Pros and Cons of Deploying an ASP.NET Application to Microsoft Azure

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There are a lot of different cloud-based services available these days. Microsoft Azure is probably one of the most popular of them. It has been recognized as a leader in the cloud storage market for the third year in a row. The coverage is incredible – 26 regions all over the globe, including China. Microsoft Azure is not just a cloud service, it’s a platform that supports numerous programming languages and operating systems and provides various tools and templates to help developers create easily and fast. Since 2015 Microsoft has been using Linux to run its cloud. They integrated Linux to create their switch software and now it’s optionally available for Azure customers.

If you’re an ASP.NET developer and you want to deploy your app to Azure to take advantage of its cloud service, you can do it with minimal changes to your code. But before you migrate your ASP.NET app to Azure, you need to weigh all the upsides and downsides of this cloud storage.

Pros of Deploying an ASP.NET App to Azure

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Flexibility and scalability

You can’t predict how successful your app will become. One thing you know is that you need some extra space for it and you expect that the service where you’re going to store it will allow for your growth. Microsoft Azure can offer you that. One of its main advantages is that the storage grows as your app grows. This is possible thanks to a specific distribution of your data while downloading. It also provides a higher level of security. Apart from scaling up, you can also scale down to match your current demand and pay only for the resources you use.

Data storage and analysis

Microsoft Azure decided to solve the problem of Big Data by bringing the Hadoop platform to the cloud. Azure HDInsight is a service that allows you to handle and analyze any amount of data. Being visualized through Excel, the results give you new business insights which can facilitate your progress.

You can store any type of data including files, data sets, and queries as well as share it across VMs using the industry standard SMB 2.1 protocol. Special emphasis is placed on the safety and security of your data. Two separate Azure data centers securely store your backups (6 copies of your data are made) and the Microsoft Security Development Lifecycle ensures the most secure code.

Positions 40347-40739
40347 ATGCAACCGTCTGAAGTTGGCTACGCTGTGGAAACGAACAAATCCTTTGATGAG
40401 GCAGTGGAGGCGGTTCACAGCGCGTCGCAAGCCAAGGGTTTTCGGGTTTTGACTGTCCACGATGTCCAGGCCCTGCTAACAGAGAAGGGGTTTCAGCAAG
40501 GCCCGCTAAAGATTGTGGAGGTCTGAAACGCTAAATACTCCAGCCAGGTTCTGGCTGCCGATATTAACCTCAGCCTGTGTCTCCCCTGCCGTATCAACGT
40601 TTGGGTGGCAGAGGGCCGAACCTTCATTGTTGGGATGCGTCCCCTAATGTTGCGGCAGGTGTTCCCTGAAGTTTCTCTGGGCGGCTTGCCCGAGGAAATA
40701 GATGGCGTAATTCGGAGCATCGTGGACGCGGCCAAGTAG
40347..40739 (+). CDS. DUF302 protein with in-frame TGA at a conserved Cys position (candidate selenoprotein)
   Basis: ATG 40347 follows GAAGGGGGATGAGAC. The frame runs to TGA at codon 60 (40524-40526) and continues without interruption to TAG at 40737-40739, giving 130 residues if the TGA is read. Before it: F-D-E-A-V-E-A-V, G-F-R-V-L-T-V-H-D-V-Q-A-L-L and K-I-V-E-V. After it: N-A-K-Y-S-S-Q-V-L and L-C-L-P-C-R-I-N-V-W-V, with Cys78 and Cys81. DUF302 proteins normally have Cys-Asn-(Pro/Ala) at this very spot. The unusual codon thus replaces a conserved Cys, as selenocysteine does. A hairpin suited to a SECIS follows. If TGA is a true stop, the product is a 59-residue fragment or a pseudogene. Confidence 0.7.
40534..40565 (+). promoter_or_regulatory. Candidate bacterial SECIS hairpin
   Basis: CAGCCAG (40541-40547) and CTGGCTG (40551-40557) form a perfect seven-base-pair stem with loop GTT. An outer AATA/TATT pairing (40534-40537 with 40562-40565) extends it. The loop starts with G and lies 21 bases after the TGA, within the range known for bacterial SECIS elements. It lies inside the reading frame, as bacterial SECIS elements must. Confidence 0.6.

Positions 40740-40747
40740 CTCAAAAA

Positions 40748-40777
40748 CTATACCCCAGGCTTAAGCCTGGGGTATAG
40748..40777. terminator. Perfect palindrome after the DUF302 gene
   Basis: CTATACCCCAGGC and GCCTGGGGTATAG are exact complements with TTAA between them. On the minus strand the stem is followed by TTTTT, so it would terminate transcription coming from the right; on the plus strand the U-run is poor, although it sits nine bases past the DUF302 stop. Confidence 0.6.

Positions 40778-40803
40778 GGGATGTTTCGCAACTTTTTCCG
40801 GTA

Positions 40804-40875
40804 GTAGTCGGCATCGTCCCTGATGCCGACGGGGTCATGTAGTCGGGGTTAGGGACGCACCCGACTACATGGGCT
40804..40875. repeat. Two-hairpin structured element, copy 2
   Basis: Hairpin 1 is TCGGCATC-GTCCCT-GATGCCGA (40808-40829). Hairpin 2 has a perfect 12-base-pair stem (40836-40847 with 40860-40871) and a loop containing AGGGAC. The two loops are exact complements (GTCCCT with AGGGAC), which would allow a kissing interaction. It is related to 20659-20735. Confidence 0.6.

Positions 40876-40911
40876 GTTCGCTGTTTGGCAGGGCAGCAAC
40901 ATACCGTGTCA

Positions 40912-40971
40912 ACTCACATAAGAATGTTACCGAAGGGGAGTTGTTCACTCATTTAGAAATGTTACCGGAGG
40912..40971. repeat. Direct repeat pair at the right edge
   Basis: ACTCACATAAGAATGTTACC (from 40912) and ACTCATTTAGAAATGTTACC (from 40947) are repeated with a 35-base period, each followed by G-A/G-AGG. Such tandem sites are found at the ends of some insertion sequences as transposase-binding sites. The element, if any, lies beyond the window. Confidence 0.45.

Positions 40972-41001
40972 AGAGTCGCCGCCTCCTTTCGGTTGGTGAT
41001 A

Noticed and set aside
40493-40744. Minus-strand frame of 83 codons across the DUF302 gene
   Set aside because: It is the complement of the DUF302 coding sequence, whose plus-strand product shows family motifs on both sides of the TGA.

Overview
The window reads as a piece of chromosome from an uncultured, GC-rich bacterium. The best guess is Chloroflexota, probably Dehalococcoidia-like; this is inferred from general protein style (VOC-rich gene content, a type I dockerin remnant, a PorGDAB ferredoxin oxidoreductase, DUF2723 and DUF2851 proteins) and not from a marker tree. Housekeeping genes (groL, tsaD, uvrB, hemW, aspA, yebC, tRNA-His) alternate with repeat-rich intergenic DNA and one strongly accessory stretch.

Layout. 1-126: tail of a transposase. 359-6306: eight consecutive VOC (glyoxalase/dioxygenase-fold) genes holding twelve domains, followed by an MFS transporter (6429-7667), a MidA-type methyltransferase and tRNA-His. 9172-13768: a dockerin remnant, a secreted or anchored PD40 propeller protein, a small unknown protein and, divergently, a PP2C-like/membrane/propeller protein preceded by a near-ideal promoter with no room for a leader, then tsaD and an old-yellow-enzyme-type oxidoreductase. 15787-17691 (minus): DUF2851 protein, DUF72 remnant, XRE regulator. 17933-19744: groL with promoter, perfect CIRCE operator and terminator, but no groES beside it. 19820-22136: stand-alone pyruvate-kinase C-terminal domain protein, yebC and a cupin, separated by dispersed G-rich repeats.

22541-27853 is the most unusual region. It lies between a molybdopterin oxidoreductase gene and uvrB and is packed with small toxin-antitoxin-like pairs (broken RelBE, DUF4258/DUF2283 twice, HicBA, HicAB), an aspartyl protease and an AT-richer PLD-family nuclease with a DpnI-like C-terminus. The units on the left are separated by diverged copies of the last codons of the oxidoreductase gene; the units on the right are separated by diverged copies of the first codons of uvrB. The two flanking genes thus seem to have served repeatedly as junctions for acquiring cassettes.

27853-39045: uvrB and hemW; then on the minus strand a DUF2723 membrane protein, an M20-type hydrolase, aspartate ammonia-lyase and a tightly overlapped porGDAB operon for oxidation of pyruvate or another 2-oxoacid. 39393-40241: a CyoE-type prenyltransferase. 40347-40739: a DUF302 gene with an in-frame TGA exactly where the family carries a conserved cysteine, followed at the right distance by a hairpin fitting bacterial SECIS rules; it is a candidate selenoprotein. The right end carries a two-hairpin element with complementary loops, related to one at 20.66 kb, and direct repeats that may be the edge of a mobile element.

Effective Management

Thanks to Azure Automation service you can eliminate manual management of your Azure environment and enable automatic control over the resources. Just create workflows (“runbooks”) and let them do all the necessary work for you. Also, you can set certain tasks and let the Azure’s scheduler automate them for you at the selected time. If you one of those who create and run many APIs at a time, there is Azure API Management using which you can publish APIs to the customers or employees. If you work in an integrated development environment, you’ll find Azure’s Visual Studio Team. You can enroll in Microsoft web API certification courses online to learn more about this.

Services very useful. The tools it provides will facilitate collaboration between the members of your team, allow them to share code, track work, and ship software.

Cons of Deploying an ASP.NET App to Azure

Different storage services

Your data can be stored either locally or externally. In the first case, it’s stored in your application’s VM and in the second case – in the storage services available within Microsoft Azure. Microsoft Azure provides both relational and non-relational storage services.

Non-relational storage is provided in the form of blobs, tables, and queues that are collectively known as “Microsoft Azure Storage”.  Relational storage is available via SQL Azure, which is SQL Server technology delivered as a service.

If you don’t want to set up, install, or maintain an actual database server, use Microsoft Azure Storage.

Limits

Although the Microsoft Azure environment includes the .NET Framework (3.5 and 4) and the Windows Azure SDK assemblies, it does not support other 3rd party or Microsoft frameworks. You may use the ASP.NET MVC (versions 2, 3, or 4) framework (included as a part of the WebRole project templates in the Microsoft Azure Tools for Visual Studio). Fortunately, there are the ASP.NET MVC (versions 2, 3, or 4) framework assemblies in your application’s deployment service package (.cspkg file). Still, if your app is dependent on other frameworks, you will need to add them to your service package while before deploying your app.

Authentication and identity

Microsoft Authentication requires the web server to be a part of the domain the users belong to. Since your ASP.NET app runs in a Windows Azure datacenter, the web server won’t be part of your company’s corporate domain. Nevertheless, there is a way out. There is an authentication service called Access Control Service (ACS) that allows you to establish a trust relationship between Windows Azure and a secure token server (STS) in your company. Since it sounds pretty confusing, it is attributed to cons.

Article is written by .Net Developers from FreezeProSoftware Located in Ukraine.